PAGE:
OAN forced to clear the names of Georgia election officials it smeared as part of lawsuit settlement
OAN screenshot

As part of a legal settlement with Georgia election workers who were falsely accused of vote tampering in the 2020 presidential election, far-right conservative cable network OAN has issued an apology and admitted that there was “no widespread voter fraud” that denied Donald Trump a second term in office.

According to the Daily Beast's William Villaincourt, the mea culpa was delivered in a pre-recorded 30-second segment broadcast on Monday.

The year 2022 has not been kind to the San Diego-based conservative outlet which previously saw its profile raised when the former president touted their reporting after he had a falling out with Fox News.

OAN saw its reach seriously diminished when it was dropped by some providers including DirecTV in April. At that time, the New York Post reported, "The cable channel had a good run during the Donald Trump presidency, where it shamelessly promoted the 45th president’s agenda. Trump, in turn, appeared on OAN and promoted it on social media. The conspiracy-pushing outlet remains the target of lawsuits filed by two voting-technologies companies seeking billions of dollars in damages over OAN’s coverage of alleged voting- machine irregularities."

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Those conspiracy rumors reported as facts by the network's hosts, are at the root of the latest settlement.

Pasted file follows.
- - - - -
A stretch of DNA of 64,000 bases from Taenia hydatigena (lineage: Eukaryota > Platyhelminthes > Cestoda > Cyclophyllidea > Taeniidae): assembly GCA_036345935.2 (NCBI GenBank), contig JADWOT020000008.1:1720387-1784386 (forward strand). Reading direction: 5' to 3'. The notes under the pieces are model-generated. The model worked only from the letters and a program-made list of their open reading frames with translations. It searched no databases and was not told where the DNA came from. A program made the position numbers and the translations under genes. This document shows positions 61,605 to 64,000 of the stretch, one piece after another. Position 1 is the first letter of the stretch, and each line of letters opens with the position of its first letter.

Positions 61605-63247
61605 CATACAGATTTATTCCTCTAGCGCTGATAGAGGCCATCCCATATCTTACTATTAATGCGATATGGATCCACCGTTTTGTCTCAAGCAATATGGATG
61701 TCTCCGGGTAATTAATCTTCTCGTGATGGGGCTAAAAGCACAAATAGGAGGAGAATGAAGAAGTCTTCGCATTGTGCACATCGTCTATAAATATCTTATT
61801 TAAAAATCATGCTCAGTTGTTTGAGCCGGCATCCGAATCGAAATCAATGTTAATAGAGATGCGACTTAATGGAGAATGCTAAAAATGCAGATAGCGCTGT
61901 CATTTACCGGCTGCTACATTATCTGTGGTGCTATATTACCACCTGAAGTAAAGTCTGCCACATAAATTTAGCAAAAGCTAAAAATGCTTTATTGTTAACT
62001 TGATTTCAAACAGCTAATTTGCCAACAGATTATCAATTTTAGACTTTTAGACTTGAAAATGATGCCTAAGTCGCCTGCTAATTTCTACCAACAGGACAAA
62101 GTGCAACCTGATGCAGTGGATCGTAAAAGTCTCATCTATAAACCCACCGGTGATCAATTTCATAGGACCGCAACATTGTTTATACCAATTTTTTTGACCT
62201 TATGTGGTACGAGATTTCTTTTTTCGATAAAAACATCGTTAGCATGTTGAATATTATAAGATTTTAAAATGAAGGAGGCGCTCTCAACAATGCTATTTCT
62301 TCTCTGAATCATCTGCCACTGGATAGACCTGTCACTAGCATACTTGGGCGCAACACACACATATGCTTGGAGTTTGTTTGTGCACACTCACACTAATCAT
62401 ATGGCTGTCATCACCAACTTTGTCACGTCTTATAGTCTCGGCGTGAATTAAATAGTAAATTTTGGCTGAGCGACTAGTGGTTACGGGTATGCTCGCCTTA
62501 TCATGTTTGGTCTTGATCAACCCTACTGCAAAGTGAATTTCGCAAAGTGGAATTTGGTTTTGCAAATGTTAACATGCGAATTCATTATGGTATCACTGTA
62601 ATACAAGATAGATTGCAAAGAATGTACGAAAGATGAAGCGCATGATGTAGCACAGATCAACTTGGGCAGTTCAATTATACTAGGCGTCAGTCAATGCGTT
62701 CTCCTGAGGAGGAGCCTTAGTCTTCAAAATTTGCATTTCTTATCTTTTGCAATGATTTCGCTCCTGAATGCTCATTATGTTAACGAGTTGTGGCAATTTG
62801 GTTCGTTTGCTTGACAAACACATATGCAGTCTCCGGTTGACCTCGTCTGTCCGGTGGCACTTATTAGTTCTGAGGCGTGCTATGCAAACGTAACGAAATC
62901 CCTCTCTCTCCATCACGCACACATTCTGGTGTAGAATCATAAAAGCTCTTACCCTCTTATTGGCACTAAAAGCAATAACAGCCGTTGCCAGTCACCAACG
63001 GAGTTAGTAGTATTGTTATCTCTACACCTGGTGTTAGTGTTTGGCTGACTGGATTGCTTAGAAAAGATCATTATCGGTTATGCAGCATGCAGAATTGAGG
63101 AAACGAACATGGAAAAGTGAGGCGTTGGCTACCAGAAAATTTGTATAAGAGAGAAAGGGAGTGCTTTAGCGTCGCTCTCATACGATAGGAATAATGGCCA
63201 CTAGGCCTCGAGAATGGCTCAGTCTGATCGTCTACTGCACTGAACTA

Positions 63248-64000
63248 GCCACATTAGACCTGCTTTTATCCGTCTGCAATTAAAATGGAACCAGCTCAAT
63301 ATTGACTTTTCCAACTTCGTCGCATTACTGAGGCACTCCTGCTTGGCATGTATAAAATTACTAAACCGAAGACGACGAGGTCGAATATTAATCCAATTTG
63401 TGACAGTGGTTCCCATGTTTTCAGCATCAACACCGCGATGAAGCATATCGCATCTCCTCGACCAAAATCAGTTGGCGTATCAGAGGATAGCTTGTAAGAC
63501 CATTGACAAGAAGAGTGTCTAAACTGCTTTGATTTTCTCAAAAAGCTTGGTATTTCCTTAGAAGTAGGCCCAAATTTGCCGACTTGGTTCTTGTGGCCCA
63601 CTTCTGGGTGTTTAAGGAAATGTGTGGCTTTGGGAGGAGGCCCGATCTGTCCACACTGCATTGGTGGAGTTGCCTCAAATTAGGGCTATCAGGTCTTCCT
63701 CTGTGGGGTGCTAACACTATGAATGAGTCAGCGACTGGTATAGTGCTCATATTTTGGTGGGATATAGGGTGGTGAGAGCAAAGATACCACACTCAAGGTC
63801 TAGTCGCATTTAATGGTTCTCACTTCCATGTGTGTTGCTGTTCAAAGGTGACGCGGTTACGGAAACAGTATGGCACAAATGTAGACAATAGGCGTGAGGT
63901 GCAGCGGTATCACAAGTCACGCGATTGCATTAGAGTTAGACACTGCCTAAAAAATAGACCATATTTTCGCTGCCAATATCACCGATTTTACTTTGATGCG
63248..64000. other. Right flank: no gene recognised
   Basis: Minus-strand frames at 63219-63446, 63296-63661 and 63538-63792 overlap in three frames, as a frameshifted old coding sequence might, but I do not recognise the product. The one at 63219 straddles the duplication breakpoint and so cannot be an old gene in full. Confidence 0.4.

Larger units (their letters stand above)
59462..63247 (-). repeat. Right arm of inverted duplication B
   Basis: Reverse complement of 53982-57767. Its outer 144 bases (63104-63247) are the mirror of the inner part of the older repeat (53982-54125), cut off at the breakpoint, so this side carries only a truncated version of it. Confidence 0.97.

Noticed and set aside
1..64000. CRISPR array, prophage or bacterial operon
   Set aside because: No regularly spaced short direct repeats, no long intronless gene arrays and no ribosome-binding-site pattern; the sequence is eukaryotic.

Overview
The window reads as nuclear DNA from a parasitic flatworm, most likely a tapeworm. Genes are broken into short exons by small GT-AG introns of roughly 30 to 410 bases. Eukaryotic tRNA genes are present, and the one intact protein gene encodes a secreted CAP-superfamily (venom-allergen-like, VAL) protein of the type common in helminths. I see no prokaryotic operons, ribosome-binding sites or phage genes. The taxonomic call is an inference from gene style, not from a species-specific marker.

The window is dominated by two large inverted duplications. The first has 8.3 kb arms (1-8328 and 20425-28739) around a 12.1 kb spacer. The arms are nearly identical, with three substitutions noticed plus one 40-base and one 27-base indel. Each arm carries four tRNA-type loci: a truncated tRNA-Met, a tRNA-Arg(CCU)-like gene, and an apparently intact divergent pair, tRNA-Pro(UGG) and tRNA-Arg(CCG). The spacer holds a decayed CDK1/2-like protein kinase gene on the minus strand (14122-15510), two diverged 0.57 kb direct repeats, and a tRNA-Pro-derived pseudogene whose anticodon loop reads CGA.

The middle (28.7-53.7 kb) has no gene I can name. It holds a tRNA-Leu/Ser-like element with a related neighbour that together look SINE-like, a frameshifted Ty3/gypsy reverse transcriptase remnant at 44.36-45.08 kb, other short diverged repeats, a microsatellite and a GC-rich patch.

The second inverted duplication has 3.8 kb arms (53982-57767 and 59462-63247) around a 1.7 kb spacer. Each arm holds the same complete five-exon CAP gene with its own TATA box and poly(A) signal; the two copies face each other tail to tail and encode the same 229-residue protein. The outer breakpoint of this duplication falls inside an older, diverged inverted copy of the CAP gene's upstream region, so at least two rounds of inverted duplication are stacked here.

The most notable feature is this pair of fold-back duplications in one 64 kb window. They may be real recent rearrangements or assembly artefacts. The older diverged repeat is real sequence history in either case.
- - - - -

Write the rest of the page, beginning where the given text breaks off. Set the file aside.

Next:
According to the Beast, the new segment "notes that an investigation by state officials into unsubstantiated claims of widespread voter fraud made by ex-President Donald Trump and Rudy Giuliani turned up nothing."

"The results of this investigation indicate that Ruby Freeman and Wandrea ‘Shaye’ Moss did not engage in ballot fraud or criminal misconduct,” a narrator states in the OAN statement.

“A legal matter with this network and the two election workers has been resolved to the mutual satisfaction of the parties through a fair and reasonable settlement,” the segment's narrator continues.

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"Freeman and her daughter, Moss, say they were harassed online and in person after baseless rumors began circulating online, due in part to content published by the conspiracy website The Gateway Pundit, which the pair also sued," Vallaincourt added.

You can read more here and watch the pre-recorded clip below or at this link.